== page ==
Pitch blackness. As the lights dim up, we find ARIZONA SNOW. She's performing yoga (perhaps a reference to the Mumbai location) in her hotel apartment, when she topples sideways; capsizes. Whether part of the plot, pure symbolism, or both, was ambiguous - in an intriguing way. And so, the story commences. MARTIN MORECOMBE, junior journo/pencil-neck, fronting up to interview Arizona. Arizona's intention, to trumpet her film and bestselling memoirs. Martin's, to milk her for dirt on her pornography exploits (don't worry, this isn't X rated). First misstep he makes, an attempt to shake her hand. Consequently, interrogated about a facsimile she sent regarding "do's and don'ts". Afflicted by heat stress, not to mention Arizona's feistiness, his manners also disintegrate. In fact, his level of disrespect rapidly surpasses hers. His pugnaciousness offends. Arizona however, clearly well-versed in setting cynics straight, does so. And so, as the interview unravels into a no holds barred clash, the peeling of the onion begins.
photo credit: Dan A'Vard
There's several feelings I experienced. First and foremost, fascinated by the complexity. Whilst Arizona's an ex-pornstar, she's now a successful, fully diversified businesswoman. Yet as she showboats her extreme wealth, various credentials, beneath her bravado lies ultra-sensitivity. Others' opinions upset her - symbolized by the guard stationed outside (yet again, perhaps that's strictly owing to the surrounding turbulence). And take this Martin guy. Scrawny, passive-aggressive schmuck, who fancies himself as intellectually superior. Yet, completely unaware of Arizona's academic accolades! Pleased, was another feeling. And that was due to the depictions. Neither character's a role model. Pornstars nor reporters often are (not my sentiment, no offense intended). Yet, writer Andy Harmsen successfully portrays the human behind the occupation. We're thus awarded textured, 3D characters. For instance, Martin. He's rude, mean. Yet, not mean-hearted. Arizona. Stuck up. Yet, depressed. Admittedly, the characterisations initially felt shallow. But what seemed underdevelopment, eventually offset. Towards the finale, rewarded an abundance of 'inside information' - so as to thoroughly ground these characters. The dialogue felt a little expository at times. For instance, I'd rather have observed characters' reactions, than have them repeatedly uttered. Having said this, the audience appreciated what could otherwise be deemed openness, or perhaps frankness.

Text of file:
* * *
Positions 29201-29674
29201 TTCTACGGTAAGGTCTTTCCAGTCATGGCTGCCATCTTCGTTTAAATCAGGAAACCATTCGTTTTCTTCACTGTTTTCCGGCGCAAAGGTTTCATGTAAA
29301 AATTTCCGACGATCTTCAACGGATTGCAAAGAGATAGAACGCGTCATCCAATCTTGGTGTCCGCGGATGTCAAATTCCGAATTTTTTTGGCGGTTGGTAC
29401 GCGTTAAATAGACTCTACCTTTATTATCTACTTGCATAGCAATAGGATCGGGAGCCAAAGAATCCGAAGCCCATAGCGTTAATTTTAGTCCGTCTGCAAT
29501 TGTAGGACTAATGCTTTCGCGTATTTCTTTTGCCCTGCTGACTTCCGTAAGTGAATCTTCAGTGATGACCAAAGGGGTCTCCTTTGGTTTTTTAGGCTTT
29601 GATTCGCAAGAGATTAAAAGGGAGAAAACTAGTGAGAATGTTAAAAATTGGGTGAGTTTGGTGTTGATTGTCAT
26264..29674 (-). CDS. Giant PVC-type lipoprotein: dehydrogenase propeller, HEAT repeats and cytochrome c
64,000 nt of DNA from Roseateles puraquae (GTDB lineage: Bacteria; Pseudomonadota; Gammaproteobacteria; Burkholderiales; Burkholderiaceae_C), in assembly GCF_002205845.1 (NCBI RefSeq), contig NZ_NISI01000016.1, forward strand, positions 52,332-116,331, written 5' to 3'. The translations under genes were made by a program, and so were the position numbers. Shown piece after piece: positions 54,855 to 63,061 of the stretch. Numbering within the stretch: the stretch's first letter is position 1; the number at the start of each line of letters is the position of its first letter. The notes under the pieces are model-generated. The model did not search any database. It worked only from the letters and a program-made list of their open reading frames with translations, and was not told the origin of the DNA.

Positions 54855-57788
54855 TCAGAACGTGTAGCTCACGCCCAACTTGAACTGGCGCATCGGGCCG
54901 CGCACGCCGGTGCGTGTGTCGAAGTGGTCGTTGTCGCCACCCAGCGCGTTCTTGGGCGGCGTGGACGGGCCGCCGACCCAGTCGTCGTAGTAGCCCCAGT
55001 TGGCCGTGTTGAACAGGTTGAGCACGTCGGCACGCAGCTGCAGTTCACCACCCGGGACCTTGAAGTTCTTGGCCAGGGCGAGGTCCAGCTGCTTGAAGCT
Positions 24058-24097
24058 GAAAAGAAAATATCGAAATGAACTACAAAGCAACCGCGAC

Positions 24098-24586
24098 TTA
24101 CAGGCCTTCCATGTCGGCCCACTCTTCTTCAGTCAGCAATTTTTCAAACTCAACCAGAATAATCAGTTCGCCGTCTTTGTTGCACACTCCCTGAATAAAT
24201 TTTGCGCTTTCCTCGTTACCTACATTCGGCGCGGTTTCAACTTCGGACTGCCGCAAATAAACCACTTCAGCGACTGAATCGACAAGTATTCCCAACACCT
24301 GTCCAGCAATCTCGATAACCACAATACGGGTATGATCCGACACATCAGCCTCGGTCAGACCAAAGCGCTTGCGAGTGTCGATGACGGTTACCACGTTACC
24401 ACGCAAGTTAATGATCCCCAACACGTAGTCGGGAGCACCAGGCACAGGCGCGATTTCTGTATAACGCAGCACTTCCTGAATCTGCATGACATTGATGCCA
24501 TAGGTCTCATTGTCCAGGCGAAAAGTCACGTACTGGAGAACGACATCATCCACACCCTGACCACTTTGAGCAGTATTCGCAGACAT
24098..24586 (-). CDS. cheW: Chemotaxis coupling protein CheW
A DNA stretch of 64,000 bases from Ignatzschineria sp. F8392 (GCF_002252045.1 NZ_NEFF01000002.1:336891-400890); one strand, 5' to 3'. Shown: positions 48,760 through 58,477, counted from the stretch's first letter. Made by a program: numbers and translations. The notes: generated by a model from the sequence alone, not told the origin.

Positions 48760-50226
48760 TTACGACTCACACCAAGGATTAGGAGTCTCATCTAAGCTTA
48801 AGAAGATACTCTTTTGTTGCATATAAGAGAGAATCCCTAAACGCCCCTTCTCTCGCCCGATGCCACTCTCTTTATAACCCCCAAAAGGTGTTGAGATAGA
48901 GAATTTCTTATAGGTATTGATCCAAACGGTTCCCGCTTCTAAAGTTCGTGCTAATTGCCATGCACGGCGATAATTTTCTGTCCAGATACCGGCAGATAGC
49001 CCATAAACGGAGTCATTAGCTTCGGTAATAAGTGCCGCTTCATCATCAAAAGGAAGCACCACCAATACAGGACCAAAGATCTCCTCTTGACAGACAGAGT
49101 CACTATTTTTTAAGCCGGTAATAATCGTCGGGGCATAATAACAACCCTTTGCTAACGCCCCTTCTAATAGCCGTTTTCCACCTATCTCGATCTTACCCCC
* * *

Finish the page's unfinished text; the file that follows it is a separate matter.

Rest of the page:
photo credit: Dan A'Vard
Foreign Bodies (starring Marika Marosszeky and Alan Chambers) is an ambitious play. Does it deliver? As much as you'd expect me to side with the play, you're right, I do. Something special about it. Really. I think it stems from the overarching structure. The interview itself cleverly progressed from an intellectual conversation to a visceral interaction. I don't mean in a raunchy way (though there was brief physicality - again, not X rated). Rather, what it means to be human. Yes, we have hardships, challenges. But we're ultimately physical beings, are we not? I think this play did a great job of not only reminding me, but impressing that truism. And this wasn't through story alone. But audience experience too. For instance, whilst I was waiting for these characters to be pushed out of their element, I felt curiously unsettled. Why? Cos what they were experiencing, so was I. Powerful performances, profound characters, urban cacophony, actors mere metre away - not only emotionally invested, but senses attuned. Not only privy to this tête-à-tête, but part of it.